Climatic and agronomic conditions
Australian Crop Report: June edition
Autumn rainfall in 2020 was above average to extremely high in most cropping regions in New South Wales and Victoria, and average to well above average in cropping regions in South Australia. In contrast autumn rainfall was extremely low to below average in most cropping regions in Queensland and Western Australia (Map 1). However, rainfall during February and March in Queensland and Western Australian cropping regions provided generally favourable conditions leading into the winter crop season in these regions.
During May 2020, rainfall was generally average to below average in most cropping regions (Map 2 ).
Map 3 and Map 4 show the relative levels of modelled upper layer (~0.1 metres) and lower layer (~0.1 to ~1 metres) soil moisture for cropping zones across Australia for May 2020. Soil moisture estimates are relative to the historical long-term average (1911 to 2016) and presented in percentiles.
Upper layer soil moisture responds quickly to seasonal conditions and often shows a pattern that reflects rainfall and temperature events in the days leading up to the analysis date. Lower layer soil moisture is a larger, deeper store that is slower to respond to seasonal conditions and tends to reflect the accumulated effects of events that have occurred over longer periods.
Relative upper layer soil moisture in May 2020 was around average for this time of year in most Australian cropping regions (Map 3).
Relative lower layer soil moisture in May 2020 was average to extremely high for this time of year in most cropping regions in the eastern states and South Australia. In contrast lower layer soil moisture was average to extremely low for this time of year in Western Australian cropping regions (Map 4).
The rainfall outlook presented here provides an indication of how favourable conditions for agricultural production are likely to be over winter. The latest three-month rainfall outlook (June to August), issued by the Bureau of Meteorology on 4 June 2020, suggests that winter rainfall is likely to be above average in most cropping regions in Queensland and New South Wales and there are roughly equal chances of higher or lower than average winter rainfall in most other cropping regions in Australia (Map 5). It is likely rainfall will not be evenly distributed over winter with lower than average rainfall likely in June in most cropping regions and more favourable conditions in the remainder of winter.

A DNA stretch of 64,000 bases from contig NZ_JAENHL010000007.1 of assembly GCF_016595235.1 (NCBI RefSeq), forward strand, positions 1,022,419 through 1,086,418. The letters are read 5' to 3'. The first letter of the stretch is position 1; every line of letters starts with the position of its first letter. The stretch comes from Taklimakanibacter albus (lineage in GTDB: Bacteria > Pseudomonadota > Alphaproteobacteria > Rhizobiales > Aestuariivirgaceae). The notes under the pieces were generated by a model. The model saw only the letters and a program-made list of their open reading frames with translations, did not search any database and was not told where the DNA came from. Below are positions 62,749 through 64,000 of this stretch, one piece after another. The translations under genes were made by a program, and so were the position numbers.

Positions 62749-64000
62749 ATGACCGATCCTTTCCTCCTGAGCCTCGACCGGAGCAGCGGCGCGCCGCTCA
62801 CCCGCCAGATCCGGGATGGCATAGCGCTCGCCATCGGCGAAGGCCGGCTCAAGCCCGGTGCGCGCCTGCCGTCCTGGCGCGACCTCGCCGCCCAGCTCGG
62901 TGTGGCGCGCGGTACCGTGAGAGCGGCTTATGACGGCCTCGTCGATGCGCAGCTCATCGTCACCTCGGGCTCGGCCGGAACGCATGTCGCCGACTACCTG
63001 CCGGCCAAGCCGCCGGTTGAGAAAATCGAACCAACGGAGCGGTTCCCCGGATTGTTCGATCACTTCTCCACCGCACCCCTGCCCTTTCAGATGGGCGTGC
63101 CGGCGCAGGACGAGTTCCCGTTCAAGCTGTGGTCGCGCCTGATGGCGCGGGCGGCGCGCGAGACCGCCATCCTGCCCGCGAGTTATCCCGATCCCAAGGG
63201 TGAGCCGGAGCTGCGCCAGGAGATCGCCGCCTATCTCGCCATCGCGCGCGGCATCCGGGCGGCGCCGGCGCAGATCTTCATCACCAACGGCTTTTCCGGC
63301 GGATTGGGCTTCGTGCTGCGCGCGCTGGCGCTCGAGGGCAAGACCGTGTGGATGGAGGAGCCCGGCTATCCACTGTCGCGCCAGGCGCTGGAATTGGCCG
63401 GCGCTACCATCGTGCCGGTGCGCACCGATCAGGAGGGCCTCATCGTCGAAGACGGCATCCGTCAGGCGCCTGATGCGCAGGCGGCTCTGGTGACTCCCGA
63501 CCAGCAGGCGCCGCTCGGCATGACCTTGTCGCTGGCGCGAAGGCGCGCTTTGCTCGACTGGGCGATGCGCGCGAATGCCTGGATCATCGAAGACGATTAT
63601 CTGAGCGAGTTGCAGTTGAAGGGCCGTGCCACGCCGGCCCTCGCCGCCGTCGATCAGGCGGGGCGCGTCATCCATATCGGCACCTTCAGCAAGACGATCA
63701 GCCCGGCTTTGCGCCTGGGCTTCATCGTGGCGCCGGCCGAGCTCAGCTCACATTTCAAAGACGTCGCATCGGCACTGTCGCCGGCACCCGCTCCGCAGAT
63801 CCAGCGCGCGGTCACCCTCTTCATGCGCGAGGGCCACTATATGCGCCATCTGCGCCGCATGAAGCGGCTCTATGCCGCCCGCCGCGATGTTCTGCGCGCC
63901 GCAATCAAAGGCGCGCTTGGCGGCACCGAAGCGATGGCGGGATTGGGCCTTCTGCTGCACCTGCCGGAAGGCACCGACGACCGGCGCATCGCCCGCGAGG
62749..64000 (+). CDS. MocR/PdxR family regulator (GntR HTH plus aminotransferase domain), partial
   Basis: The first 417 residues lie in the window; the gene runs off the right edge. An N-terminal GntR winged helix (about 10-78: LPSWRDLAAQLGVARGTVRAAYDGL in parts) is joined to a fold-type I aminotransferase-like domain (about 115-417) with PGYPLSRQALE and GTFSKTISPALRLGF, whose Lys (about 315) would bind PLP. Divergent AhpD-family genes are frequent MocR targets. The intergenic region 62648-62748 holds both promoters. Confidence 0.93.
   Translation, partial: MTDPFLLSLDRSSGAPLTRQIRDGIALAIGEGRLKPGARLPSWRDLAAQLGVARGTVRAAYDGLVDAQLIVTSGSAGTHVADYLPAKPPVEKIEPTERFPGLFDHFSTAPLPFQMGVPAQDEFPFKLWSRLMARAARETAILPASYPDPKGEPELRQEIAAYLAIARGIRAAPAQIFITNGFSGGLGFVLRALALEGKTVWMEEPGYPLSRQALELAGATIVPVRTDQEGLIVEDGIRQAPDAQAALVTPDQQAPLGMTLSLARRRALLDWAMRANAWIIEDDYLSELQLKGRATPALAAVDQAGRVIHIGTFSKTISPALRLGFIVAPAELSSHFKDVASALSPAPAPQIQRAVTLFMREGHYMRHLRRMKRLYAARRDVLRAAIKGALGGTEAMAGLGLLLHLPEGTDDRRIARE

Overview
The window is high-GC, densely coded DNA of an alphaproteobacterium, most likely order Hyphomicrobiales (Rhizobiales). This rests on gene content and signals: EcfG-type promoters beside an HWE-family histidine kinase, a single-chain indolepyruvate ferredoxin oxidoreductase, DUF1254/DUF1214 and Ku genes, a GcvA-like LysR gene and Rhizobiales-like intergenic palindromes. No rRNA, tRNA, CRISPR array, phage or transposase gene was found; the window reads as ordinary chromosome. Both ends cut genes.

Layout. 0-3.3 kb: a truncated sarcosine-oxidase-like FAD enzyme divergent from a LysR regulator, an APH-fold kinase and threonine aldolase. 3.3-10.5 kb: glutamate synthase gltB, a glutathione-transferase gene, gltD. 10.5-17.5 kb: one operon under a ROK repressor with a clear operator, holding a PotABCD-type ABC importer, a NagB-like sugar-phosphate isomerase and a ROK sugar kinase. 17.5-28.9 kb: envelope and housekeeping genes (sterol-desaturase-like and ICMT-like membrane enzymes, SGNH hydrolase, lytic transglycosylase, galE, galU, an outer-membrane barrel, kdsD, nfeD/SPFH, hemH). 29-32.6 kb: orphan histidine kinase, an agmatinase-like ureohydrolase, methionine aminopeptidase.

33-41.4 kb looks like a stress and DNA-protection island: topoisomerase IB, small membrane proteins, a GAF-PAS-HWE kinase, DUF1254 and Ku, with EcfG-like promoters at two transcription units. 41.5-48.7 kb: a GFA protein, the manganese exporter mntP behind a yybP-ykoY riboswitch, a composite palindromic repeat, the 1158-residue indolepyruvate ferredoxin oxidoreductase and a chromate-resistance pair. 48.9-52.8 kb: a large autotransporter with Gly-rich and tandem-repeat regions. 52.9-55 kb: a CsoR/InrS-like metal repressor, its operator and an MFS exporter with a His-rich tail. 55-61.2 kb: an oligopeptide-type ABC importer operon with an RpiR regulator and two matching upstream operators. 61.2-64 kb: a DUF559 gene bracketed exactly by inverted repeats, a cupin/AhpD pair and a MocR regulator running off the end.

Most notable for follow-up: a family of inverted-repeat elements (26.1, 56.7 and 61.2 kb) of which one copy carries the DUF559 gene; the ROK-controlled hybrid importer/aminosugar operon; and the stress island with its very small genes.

Map 7 shows modelled water availability levels that have a high chance of occurring by the end of October 2020. Water available for crop growth comes from water stored at sowing time and in-crop rainfall. On average, the total water requirement to achieve the national 5-year average wheat yield of 2.0 tonnes/ha is 235 millimetres, based on a conversion rate of 16kg of wheat per millimetre of water. The total water requirement to achieve 3.0 tonnes/ha, 2.5 tonnes/ha, 1.5 tonnes/ha, 1.0 tonnes/ha and 0.5 tonnes/ha based on this same conversion rate have been estimated to be 295, 265, 205, 175 and 140 millimetres, respectively.
ABARES estimated the winter cropping areas likely to achieve 295, 265, 235, 205, 175 and 140 millimetres of water availability. These indicative estimates are based on modelled plant available soil moisture as at 30 April 2020, recorded rainfall totals as at 31 May 2020, an estimate of rainfall totals with a 75% chance of falling during winter derived from the Bureau of Meteorology latest rainfall outlook released on 4 June 2020 and assumed average September and October rainfall totals.
The crop yield associated with a specific level of water availability varies across regions with variations in soil characteristics. The indicative estimates presented above, abstract from this complexity by assuming a conversion rate of 16kg of wheat per millimetre of water and a standard soil evaporation loss factor of 110 millimetres. As a result the implications of the analysed threshold values of water availability may be quite different across regions. Additionally, in some seasons the responsiveness of crop growth to water availability will be better than average (around 22kg/mm) and in other years it will be worse (around 6kg/mm) as responsiveness depends on factors such as temperature, humidity, soil nutrition and the timing of rainfall.
Note: Modelled water availability is displayed for cropping regions only.
Source: ABARES & Bureau of Meteorology